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Opinion: New release features Miles Davis

January 31, 2013
By MARK J. MILLER , The Herald-Star

This week I review the newest installment of Columbia/Legacy's Miles Davis bootleg series.

"The Miles Davis Quintet - Live in Europe 1969, the Bootleg Series Vol. 2"

The newest installment of the Miles Davis bootleg series, released earlier this week, features three CDs of Miles live with his band and one DVD recorded at various venues in Europe in 1969.

Most of the recordings derive from taped television or radio appearances, as the quintet of Miles on trumpet; Chick Corea on Fender Rhodes piano; Wayne Shorter on saxophone; Dave Holland on bass; and Jack DeJohnette on drums were never recorded in the studio. One of the best - and seldom heard - quintets of Miles storied career, this brief lineup was the link between the finest acoustic band Miles ever had, featuring Shorter, Herbie Hancock on piano, Tony Williams on drums and Ron Carter on bass, and his ever-changing and large electric bands of the early to mid-1970s.

Well-recorded in concert hall-style venues before adoring audiences in Berlin, Stockholm and Antibis, France, the package documents an astonishing band that was somewhere between the acoustic aspects of Miles early to mid-60s explorations to the forward-thinking, electric excursions to come and documented in "Bitches Brew," the ground-breaking studio album released by Miles in early 1970.

Most of the material over the course of the CDs features amazingly heated versions of tunes that were to become part of "Bitches Brew" as well as some material from Miles recent past with the mid-60s quintet. Sometimes referred to as "the Lost Quintet," the bootleg series show a well-oiled and inspired group who fed off each other and were emphatic to an almost telepathic degree.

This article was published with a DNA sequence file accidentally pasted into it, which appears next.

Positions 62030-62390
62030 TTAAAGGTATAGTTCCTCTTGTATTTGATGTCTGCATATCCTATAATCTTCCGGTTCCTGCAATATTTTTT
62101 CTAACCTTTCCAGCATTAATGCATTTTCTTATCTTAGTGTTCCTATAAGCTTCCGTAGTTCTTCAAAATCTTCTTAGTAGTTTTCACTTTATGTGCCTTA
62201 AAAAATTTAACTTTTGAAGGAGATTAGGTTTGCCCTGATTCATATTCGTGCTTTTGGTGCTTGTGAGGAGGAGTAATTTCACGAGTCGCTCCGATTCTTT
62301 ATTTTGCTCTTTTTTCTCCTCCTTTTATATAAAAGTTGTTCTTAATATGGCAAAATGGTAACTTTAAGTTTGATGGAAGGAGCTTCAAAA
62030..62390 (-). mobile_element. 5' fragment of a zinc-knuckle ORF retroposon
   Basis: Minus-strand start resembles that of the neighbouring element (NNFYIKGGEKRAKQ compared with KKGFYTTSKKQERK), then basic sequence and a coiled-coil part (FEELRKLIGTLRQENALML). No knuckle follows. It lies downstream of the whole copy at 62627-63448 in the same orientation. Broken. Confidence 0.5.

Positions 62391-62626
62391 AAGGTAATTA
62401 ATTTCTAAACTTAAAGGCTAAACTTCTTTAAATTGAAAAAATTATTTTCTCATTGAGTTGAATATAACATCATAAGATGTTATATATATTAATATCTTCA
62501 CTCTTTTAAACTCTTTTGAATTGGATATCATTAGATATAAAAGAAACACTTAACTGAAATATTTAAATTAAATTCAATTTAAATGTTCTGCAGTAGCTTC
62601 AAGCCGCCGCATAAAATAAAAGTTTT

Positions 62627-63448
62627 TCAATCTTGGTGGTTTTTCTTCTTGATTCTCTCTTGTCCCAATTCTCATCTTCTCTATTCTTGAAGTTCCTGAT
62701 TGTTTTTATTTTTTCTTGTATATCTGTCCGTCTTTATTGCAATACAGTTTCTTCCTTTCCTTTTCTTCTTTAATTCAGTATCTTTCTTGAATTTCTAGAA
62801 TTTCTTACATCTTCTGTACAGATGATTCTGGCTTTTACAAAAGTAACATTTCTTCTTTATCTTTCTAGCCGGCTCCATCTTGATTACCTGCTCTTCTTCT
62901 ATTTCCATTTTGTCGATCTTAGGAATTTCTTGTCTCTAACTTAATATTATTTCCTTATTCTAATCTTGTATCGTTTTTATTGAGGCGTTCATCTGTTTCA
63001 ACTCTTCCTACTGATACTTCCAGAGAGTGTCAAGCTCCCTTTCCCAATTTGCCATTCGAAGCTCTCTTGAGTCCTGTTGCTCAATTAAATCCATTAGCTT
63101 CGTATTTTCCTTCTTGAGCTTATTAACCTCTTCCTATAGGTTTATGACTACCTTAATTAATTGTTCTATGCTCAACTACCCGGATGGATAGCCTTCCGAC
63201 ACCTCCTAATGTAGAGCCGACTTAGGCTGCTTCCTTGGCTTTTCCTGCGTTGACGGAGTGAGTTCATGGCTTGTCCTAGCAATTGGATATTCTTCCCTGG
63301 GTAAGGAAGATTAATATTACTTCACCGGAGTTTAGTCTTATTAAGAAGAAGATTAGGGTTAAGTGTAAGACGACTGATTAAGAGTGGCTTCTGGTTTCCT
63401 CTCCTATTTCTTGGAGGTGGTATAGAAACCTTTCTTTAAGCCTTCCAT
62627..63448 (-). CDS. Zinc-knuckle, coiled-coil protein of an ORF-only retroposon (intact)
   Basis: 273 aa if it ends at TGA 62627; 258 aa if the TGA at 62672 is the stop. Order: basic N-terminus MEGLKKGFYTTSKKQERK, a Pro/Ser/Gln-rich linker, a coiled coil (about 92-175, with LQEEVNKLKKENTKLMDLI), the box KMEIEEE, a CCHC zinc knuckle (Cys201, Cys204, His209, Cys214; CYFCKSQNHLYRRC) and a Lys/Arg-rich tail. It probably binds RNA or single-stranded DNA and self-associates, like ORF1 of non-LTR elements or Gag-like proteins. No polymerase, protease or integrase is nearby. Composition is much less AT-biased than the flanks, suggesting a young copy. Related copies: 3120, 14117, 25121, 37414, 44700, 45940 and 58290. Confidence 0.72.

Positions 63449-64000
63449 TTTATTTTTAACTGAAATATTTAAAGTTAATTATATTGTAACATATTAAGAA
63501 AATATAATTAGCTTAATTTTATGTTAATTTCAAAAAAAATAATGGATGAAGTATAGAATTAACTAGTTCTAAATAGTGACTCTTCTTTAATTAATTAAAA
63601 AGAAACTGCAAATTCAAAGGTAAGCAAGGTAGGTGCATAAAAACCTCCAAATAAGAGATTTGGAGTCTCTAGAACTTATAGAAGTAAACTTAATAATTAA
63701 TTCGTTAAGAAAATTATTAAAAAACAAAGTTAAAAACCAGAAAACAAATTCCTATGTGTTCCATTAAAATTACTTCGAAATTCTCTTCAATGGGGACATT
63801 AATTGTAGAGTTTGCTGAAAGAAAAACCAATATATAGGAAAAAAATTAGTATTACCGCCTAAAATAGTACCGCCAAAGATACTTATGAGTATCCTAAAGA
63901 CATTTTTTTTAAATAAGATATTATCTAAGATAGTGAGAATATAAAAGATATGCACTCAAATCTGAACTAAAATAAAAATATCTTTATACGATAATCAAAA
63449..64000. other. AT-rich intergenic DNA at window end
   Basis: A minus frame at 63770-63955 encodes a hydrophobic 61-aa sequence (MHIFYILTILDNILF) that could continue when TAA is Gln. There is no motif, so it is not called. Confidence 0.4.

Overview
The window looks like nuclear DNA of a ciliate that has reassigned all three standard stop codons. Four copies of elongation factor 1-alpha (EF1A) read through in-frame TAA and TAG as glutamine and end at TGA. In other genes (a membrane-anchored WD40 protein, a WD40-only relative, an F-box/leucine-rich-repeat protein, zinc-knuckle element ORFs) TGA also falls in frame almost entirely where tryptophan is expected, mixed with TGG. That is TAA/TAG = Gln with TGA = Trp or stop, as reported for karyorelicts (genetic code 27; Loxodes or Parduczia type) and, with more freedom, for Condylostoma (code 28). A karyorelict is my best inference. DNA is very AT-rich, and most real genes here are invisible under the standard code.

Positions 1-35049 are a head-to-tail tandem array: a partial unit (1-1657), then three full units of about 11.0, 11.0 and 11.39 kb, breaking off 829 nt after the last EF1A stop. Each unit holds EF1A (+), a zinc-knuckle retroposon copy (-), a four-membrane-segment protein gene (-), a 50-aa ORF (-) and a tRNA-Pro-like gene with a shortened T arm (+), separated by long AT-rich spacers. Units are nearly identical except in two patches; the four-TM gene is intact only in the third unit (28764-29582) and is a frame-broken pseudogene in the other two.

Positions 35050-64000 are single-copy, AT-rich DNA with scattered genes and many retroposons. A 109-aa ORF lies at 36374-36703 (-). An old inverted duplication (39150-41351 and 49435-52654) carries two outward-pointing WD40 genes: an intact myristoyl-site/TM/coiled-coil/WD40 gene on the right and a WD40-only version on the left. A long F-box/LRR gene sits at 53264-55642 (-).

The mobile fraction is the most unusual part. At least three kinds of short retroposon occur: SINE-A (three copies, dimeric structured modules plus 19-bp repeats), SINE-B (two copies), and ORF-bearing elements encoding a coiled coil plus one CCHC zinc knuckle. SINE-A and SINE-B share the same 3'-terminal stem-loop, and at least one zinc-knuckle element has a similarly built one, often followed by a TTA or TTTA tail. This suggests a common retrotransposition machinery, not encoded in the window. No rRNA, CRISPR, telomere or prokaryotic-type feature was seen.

Especially fun to hear are Miles spiky post-bop lines, which were played with such a searing intensity they would overmodulate the microphone. That only added to the excitement, as Miles often said he played like a guitar player.

The soft distortion courtesy of the overmodulated microphone adds harmonics to his extroverted playing, making his sound even more brazen and powerful.

Audacity would have to be the key word in the entire group's approach, as Holland, Corea and DeJohnette were not afraid to step way outside the box, taking cues from the free jazz winds blowing through and shaking up jazz in the late 1960s. European audiences, which were usually receptive to innovation, must have been shocked at the extent to which Miles' younger bandmates were willing to stretch.

They didn't just bend the rules - they broke and shattered them, sometimes even more than Miles was willing.

One special insight into how the younger cats would prick even Miles' keen sensibilities with their noisy jazz free-for-alls that a reportedly dazed Miles told Jack DeJohnette that, "You guys are crazy!" after one particularly "outside" exchange.

That's pretty funny, at least to me.

It's a shame this band wasn't ever properly recorded in the studio, but what we are left with is a sizzling snapshot of the short life of one of Miles quintets that burned brightly before members became in-demand stars and left for other musical endeavors.

We also are left with a document of Miles' uncanny brilliance in finding band members that clicked beyond anything anyone else would deem reasonable.

The towering genus of Miles Davis is showcased once again in this superb release. Highly, highly recommended.

 
 

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